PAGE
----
Scripps in the News

Search print, web, television, and radio press clips about Scripps Institution of Oceanography research and people.
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San Diego Reader
Jan 20, 2016
Every day under the Scripps pier in La Jolla, two cameras capture thousands of images of the weird and wonderful organisms called plankton.

Associated Press
Jan 19, 2016
The amount of man-made heat energy absorbed by the seas has doubled since 1997, a new study says. Scientists have long known that more than 90 percent of the heat energy from man-made global warming goes into the world's oceans instead of the ground. And they've seen ocean heat content rise in recent years. Jeff Severinghaus at Scripps Institution of Oceanography at UC San Diego praised the study, saying it "provides real, hard evidence that humans are dramatically heating the planet."

The San Diego Union-Tribune
Jan 18, 2016
The Birch Aquarium in La Jolla is exhibiting a collection of photos taken by Octavio Aburto, a marine ecologist at the Scripps Institution of Oceanography at UC San Diego. The images focus on Aburto's research in Mexican waters, particularly the Gulf of California. Aburto has spent a lot of time studying and photographing marine life in Cabo Pulmo, a small village northeast of Cabo San Lucas. He plans to return to Cabo Pulmo on a research trip later this year.

Google Earth Blog
Jan 13, 2016
In late 2014 we had a look at a map of the ocean floor published by the Scripps Institution of Oceanography, University of California, San Diego. . Apparently that map was incorporated into the Google Earth ocean floor data just before the New Year.

The San Diego Union-Tribune
Jan 13, 2016
This El Niño has slightly underperformed so far, at least in terms of impacts in San Diego County. David Pierce, a climate researcher at the Scripps Institution of Oceanography in La Jolla, said compared to the five strongest El Niños since 1950, this one would rank near the bottom for local effects. But it’s still early in the winter.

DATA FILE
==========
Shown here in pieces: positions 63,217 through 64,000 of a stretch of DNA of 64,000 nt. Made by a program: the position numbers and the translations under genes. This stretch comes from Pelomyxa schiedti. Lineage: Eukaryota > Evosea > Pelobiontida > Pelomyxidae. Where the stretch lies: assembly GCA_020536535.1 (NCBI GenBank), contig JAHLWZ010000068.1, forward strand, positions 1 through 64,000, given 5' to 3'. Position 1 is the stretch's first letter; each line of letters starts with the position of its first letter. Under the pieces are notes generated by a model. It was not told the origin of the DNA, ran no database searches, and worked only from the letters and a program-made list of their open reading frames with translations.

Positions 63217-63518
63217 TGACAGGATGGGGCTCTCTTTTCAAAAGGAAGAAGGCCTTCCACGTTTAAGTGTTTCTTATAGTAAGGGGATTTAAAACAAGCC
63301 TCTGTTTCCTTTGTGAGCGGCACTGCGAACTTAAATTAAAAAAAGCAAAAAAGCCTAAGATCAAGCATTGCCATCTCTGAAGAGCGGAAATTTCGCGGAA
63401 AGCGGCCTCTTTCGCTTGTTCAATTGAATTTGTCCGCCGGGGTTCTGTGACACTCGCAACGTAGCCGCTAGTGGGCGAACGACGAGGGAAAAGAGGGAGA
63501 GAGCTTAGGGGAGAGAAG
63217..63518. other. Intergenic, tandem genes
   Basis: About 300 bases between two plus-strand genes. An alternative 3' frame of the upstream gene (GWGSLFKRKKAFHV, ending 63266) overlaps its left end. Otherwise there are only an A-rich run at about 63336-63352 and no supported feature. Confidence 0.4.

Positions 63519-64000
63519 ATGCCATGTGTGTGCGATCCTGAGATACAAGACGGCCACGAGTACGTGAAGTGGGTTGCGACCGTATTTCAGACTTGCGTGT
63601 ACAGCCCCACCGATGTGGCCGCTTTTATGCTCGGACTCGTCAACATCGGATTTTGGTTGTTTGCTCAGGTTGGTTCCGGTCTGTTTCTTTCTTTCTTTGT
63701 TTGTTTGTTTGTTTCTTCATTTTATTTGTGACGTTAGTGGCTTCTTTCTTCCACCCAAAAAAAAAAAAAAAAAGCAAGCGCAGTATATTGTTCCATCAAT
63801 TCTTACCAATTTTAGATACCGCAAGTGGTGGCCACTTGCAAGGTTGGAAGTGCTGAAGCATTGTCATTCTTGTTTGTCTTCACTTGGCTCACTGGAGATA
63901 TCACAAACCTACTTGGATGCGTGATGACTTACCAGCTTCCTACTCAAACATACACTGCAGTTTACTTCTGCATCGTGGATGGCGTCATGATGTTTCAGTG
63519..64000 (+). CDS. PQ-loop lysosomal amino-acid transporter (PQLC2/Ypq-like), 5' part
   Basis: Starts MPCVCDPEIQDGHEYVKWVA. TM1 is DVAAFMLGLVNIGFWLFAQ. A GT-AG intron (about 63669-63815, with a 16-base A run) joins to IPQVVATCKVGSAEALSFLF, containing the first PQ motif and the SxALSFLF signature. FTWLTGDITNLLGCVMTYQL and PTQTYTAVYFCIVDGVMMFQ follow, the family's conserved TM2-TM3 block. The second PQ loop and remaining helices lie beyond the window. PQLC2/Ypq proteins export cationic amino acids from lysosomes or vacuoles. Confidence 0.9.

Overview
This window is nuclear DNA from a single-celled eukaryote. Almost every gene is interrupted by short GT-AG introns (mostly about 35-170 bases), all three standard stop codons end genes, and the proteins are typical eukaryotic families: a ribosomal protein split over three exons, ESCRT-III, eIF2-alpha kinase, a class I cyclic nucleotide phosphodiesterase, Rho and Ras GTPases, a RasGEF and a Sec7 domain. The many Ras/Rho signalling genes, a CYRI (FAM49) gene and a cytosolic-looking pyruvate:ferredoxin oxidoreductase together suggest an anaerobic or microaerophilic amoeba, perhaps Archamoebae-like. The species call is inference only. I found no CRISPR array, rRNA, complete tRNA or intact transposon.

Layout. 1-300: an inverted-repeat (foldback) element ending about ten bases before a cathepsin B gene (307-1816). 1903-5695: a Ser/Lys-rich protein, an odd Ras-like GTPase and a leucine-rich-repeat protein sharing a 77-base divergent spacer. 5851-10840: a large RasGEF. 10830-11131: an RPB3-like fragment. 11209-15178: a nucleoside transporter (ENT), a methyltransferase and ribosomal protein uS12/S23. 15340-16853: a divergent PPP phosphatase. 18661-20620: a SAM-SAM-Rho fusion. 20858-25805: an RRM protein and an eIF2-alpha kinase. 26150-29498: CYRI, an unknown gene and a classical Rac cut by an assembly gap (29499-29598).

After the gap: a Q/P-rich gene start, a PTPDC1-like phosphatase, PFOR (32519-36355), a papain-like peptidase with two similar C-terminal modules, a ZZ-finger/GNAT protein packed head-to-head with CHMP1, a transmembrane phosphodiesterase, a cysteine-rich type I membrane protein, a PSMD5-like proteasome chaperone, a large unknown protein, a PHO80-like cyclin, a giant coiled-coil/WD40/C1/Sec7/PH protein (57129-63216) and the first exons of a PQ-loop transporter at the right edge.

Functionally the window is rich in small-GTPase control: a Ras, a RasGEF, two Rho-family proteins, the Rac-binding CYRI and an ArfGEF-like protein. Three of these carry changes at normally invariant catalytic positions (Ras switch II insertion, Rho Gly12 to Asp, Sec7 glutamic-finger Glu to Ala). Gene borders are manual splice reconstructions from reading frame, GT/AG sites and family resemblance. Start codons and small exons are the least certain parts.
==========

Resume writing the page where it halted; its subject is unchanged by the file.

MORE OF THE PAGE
The San Diego Union-Tribune
Jan 13, 2016
“They’re probably one of the most fascinating local ecosystems that we have access to here,” said Danny Beckwith, an education specialist with Birch Aquarium. “To me it’s really special to go to these places. They’re right there, in our backyard.”

Los Angeles Times
Jan 13, 2016
For the third time in recent months, a rare venomous sea snake has washed up on a Southern California beach, hundreds of miles from its normal waters. The 20-inch-long yellow-bellied serpent was found about 2:30 p.m. Tuesday at Dog Beach in Coronado by a passerby who alerted lifeguards, Coronado city officials said in a statement. The lifeguard put the snake in a bucket, where it died soon afterward, officials said. The species, known to scientists as Pelamis platura, was first seen in Southern California in San Clemente in 1972 during an El Niño.The snake found Tuesday will be turned over to Scripps Institution of Oceanography at UC San Diego, Coronado city officials said.

Reno Gazette-Journal
Jan 11, 2016
Alexander Gershunov, a climate and meteorology researcher at Scripps Institute of Oceanography, presented two models that showed the 2015-16 version of El Niño shaping up to be similar to conditions in 1982-83 and 1997-98, and maybe a little stronger.

The Orange County Register
Jan 09, 2016
Once a year in June, sea lion mothers on the Channel Islands give birth to a pup. For the next 11 months, the mothers swim off to forage for days to provide food for themselves and milk for their progeny. But in early 2015, calorie-dense sardines and anchovies – the best food – were hard to find. The mothers were forced to dive deeper and swim farther, and by the time they returned to the islands, they didn’t have much milk to offer. The health of those fish populations is driven by climate, said Dave Checkley, an oceanography professor at Scripps Institution of Oceanography at UC San Diego. Specifically, it’s the way climate affects wind and ocean currents.